Brandon W. Hawk

Dealing with Holes in a Medieval Manuscript


One of the best parts of studying the medieval period is exploring the many idiosyncrasies of manuscripts. In fact, #medievaltwitter is great for this sort of fun, as medievalists post so many photos of manuscripts with strange elements.

I’ve been able to do a bit more sustained thinking about the pleasures of manuscript details while teaching a course on “Medieval Multimedia” for the last two semesters (first as a graduate seminar, now, reworked, as a senior seminar). This week, we read the article “‘It’s a Magical World’: The Page in Comics and Medieval Manuscripts” by Martha Rust (English Language Notes 46.2 (2008)), a nice reflection on the use of pages across older and newer media. As part of her argument, Rust discusses how a hole in a manuscript of a French romance makes meaning with the text that can be seen through it. This led me to consider other types of holes found in medieval manuscripts.

It’s not uncommon to find holes or similar flaws in parchment from the Middle Ages. After all, the possibility of holes from preparing a manuscript is one of the hazards of using parchment. All the flaying, soaking, rubbing, stretching, scraping, drying, and cutting of animal skin to get pages sometimes brought about unintended blemishes. (In addition to links below, see some other examples from Marjorie Housley here, some from Erik Kwakkel here and here, and some from Allie Newman here.) But medieval scribes found ways to deal with such gaps, sometimes with unexpected results.

One of my particular favorite manuscript holes is in a page of Peter Comestor’s Historia scholastica in the fourteenth-century codex Aarau, Aargauer Kantonsbibliothek, WettF 9, folios 31r-v. This particular page features not only a hole but also a decorative job to patch it up:

This example intrudes on a rubricated list of chapters and descriptions for the events in Exodus begun on folio 30v. Unlike the previous example, this hole doesn’t appear to be the result of flaws from preparation, since it’s cut somewhat symmetrically into something like a hexagon. Of course, it might be the case that this hole began as a blemish from the creation of this parchment and was later cut for some reason, maybe even for aesthetic sensibilities. In any case, the rainbow yarn embroidery touches it up with a nice flair.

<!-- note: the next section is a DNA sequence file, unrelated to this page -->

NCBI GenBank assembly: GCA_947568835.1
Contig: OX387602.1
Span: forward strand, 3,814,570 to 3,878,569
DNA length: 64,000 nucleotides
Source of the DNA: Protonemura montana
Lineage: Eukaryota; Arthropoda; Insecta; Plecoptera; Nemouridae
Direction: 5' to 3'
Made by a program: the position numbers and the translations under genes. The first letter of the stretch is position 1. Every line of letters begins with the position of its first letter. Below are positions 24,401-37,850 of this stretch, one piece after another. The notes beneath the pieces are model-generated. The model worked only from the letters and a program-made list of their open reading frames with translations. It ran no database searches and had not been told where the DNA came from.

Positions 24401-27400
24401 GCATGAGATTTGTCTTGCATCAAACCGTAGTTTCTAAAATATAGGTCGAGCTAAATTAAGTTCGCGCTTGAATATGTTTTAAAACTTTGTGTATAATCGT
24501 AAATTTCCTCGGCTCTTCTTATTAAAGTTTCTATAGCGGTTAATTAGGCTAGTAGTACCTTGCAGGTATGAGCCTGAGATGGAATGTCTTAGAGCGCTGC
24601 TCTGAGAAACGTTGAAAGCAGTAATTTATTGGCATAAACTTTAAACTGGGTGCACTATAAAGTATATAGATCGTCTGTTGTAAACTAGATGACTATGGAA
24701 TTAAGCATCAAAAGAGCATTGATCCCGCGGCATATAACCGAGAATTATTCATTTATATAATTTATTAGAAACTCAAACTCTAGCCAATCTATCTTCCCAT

This repair job, however, isn’t especially practical (see another, more utilitarian stitch-up job here) as much as decorative. Perhaps purposefully–or perhaps ironically, from our own perspective–this use of such colorful yarn draws attention to the hole. Even more, this isn’t the only decorated hole in this manuscript. According to the description by Charlotte Bretscher-Gisiger and Rudolf Gamper, this codex contains over 70 holes that have been similarly embroidered.

A sampling of other instances demonstrate a few of the ways that embroidered holes show up in this Aarau codex.

Some of these holes intrude on the text, as above, while others are only in the margins, as here:

These embroidered holes in the margin, however, cause us to pause. Why do some holes look cut while others are clearly accidents from preparation or later damage? Why were some holes embroidered while others weren’t? (I’ll return to these questions below.)

Another example is an even more curious instance, since it shows another hole that must have been cut out and sown up; but the thread was later removed except for a few traces:

One final example poses yet other questions, since this hole must have been cut after the text was written, and it was never repaired:

Like so many of the holes in the Aarau manuscript, this one is clearly cut, deliberately defacing the text. Were other holes also deliberately cut not because of flaws already in the parchment but for other purposes?

One possibility is that, yes, various pieces were cut out deliberately. We might note that some of the cut outs are more like blocks of parchment while others are more slender strips. Judging from these shapes and sizes, it is likely that these cut out pieces were used in the bindings of other manuscripts.

Of course, repurposing from manuscripts was common practice in both the medieval and early modern periods. This is the case with palimpsests as well as many pieces of larger manuscripts that survive only in bindings or other uses as fragments. Perhaps this is the explanation for so many missing parts of this Aarau codex. But at least the pages were decorated in their loss.